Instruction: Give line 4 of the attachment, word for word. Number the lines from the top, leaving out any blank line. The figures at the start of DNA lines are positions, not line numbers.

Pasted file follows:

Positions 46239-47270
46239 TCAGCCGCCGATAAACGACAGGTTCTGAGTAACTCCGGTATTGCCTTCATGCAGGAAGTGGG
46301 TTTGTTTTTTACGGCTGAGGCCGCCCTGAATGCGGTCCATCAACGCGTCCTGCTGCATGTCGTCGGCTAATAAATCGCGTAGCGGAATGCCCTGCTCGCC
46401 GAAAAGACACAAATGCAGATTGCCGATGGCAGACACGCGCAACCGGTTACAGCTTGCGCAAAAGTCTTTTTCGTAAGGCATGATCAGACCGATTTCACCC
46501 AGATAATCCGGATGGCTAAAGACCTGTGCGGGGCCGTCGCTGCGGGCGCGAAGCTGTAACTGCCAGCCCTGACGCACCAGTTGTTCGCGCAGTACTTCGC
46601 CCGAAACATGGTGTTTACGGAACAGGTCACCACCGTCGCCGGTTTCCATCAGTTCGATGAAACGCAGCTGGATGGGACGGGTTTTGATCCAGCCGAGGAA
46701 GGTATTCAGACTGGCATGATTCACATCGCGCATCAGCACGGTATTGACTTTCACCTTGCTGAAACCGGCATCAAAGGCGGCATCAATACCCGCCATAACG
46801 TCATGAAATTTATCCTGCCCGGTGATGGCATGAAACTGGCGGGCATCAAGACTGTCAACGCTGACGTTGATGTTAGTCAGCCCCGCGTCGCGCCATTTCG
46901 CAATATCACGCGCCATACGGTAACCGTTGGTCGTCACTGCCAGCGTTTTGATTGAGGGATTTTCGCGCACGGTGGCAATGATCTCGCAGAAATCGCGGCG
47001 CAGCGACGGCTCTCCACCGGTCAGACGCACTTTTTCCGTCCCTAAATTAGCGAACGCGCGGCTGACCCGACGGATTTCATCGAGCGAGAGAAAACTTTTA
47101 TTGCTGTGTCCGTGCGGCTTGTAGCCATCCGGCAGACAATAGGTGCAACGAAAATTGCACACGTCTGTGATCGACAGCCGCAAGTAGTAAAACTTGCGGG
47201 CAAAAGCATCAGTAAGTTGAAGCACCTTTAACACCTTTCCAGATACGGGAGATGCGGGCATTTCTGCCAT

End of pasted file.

46401 GAAAAGACACAAATGCAGATTGCCGATGGCAGACACGCGCAACCGGTTACAGCTTGCGCAAAAGTCTTTTTCGTAAGGCATGATCAGACCGATTTCACCC